Ann Harrold Taylor inhabits the in-between in her paintings. Her large-scale oil paintings fuse recognizable objects with dreamlike worlds where each glance reveals something new. Harrold Taylor is drawn to what Philip Guston described as “bad painting” in his own art; that is, art that rejects established norms and distinctions, the “fineness” of fine painting. “By this [bad painting] Guston meant painting that sleeps willingly with the enemy: that nestles among pop and vernacular forms, that renounces sanctity and pureness for the trivial and the tawdry. “Badness” for Guston is the only way we have to keep painting true: true to the media-driven, mass cultural world we inhabit, and true to what art historian Robert Slifkin calls the “delirious indeterminacy” — the collapse of stable meanings — within postmodern life.[1]

For Harrold Taylor, the liminal zone between figuration and abstraction is a form of working between parameters, of “letting the paint obfuscate.” She is drawn to oil paint in particular, finding that following the paint — seeing what it can do, using it in various ways — is a seductive challenge. Embedded in this is a constant searching not to find a way out but to embrace the not-knowing as a path to discovery. Her former teacher Wayne Thiebaud has said, “I think the most compelling part of drawing and painting is the continuing thrill of learning about how they can be made. Working on prints is an extension of this constant search.”[2] Oil painting is, for Harrold Taylor, the question and the answer; this challenge is where the work makes meaning.

Harrold Taylor has also taken from Thiebaud a rigorous daily practice, creating smaller-scale paintings to warm up for the bigger ones. As she says of Thiebaud, “As a tennis player he compared it to hitting the ball for hours before a game. A daily building of muscle and a sense of strength yet relaxation when the time comes to go to big canvases with oil. It was great advice to me, so now every day I do mixed media work on paper as a form of swinging that racket over and over with abandon.” Works such as Forward, Footing and Green Encounter represent her swinging of the racket to quickly get ideas down on paper, and to create momentum for the larger works.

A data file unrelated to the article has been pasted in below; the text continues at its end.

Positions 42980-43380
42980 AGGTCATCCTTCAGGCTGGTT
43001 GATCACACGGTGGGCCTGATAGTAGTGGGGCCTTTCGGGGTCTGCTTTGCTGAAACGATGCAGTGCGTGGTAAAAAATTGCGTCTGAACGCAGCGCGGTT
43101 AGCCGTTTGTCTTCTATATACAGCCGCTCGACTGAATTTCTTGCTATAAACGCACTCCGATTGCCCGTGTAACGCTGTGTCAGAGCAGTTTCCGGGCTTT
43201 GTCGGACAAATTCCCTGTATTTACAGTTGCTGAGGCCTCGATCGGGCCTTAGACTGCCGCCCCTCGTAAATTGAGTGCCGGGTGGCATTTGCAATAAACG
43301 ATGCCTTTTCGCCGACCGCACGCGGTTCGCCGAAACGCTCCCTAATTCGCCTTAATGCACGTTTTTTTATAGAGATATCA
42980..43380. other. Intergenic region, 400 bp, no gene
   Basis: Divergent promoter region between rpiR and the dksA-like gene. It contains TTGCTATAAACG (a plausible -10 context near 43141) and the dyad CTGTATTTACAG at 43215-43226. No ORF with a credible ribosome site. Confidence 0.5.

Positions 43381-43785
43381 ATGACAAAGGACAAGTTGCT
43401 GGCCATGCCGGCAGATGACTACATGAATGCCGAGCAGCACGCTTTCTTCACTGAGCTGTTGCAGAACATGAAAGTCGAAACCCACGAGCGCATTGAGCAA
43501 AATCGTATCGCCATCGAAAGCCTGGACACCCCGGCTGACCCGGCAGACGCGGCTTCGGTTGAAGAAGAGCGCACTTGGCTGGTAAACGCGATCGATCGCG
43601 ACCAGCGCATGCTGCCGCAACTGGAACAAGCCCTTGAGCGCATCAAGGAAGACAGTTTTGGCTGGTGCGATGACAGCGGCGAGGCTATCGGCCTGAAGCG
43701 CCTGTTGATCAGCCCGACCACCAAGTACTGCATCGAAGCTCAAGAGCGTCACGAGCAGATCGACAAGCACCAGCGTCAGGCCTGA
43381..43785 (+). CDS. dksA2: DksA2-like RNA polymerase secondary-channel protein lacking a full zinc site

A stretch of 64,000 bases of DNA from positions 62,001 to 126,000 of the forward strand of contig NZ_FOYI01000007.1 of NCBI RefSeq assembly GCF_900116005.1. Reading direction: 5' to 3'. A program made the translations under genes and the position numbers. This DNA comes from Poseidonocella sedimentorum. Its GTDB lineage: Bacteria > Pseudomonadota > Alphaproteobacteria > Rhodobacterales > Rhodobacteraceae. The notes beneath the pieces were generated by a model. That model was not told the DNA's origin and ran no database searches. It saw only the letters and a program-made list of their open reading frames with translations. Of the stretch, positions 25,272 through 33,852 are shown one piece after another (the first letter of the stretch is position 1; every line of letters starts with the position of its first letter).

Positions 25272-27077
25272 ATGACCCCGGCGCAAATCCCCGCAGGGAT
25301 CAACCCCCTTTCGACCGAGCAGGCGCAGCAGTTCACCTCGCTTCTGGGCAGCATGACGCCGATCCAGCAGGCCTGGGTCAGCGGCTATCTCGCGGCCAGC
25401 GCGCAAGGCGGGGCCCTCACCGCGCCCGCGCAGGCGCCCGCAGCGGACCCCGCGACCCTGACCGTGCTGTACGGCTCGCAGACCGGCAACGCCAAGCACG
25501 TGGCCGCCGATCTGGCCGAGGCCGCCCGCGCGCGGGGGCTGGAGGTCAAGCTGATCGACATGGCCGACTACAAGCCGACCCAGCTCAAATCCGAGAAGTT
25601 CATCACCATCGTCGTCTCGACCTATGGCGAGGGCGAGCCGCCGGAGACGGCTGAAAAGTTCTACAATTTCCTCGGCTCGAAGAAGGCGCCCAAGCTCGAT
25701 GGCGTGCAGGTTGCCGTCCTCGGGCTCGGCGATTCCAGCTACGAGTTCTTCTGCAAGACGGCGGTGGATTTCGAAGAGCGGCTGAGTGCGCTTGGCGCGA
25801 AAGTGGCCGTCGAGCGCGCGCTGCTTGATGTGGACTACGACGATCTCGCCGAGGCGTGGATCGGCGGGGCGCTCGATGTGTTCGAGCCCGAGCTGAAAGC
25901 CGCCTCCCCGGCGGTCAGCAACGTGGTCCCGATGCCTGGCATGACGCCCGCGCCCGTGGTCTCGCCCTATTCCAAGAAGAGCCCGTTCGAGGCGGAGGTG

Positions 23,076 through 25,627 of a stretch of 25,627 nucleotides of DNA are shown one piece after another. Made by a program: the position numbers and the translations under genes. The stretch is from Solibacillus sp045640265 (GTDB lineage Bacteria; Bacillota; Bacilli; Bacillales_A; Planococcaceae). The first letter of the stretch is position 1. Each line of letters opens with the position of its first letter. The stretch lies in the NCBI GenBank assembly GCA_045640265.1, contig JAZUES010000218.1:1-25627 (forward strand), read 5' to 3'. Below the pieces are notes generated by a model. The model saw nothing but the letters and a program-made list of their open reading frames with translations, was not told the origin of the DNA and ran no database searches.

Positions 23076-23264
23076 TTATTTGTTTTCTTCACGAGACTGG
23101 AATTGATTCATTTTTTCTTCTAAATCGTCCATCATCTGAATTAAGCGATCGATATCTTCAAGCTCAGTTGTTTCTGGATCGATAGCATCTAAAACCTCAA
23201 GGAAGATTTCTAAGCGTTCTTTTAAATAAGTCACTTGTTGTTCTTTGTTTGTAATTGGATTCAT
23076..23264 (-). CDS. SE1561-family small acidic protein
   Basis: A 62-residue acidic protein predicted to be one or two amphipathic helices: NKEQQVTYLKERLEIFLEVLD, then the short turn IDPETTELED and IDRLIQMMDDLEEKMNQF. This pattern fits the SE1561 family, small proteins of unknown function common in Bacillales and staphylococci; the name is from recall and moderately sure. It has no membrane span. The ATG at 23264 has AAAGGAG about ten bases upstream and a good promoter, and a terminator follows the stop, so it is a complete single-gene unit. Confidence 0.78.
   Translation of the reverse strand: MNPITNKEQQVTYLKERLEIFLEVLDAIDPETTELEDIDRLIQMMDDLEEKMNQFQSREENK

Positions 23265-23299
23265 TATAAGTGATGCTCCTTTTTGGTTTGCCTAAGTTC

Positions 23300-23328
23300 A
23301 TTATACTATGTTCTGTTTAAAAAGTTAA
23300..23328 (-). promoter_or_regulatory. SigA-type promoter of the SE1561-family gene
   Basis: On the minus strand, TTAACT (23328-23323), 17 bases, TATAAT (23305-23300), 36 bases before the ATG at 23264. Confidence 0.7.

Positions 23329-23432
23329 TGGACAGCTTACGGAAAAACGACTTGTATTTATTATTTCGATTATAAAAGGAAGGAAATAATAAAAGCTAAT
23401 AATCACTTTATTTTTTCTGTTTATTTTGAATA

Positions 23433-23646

Three abstract paintings by Anne Harold Taylor.

Left: Ann Harrold Taylor,  Forward, 2019. Mixed media on paper, 24 x 19 in. (60.9 x 48.3 cm).
Courtesy of the artist. ©  Ann Harrold Taylor.
Middle: Ann Harrold Taylor,  Footing, 2018. Mixed media on paper, 24 x 19 in. (60.9 x 48.3 cm).
Courtesy of the artist. ©  Ann Harrold Taylor.
Right: Ann Harrold Taylor,  Green Encounter, 2019. Mixed media on paper, 24 x 19 in. (60.9 x 48.3 cm).
Courtesy of the artist. ©  Ann Harrold Taylor.

 

In Forward, a figure, in outline, stands in a small boat, possibly steering or staring out to sea. Harrold Taylor asks, “How safe is it to stand in a boat or indeed, is that the highest life goal?” As we navigate some of the murkiest political, social, moral and economic waters of our lives, one has to wonder what are our personal and collective goals? A boat is only as secure as its foundation.

Ann Harrold Taylor, Safety Rope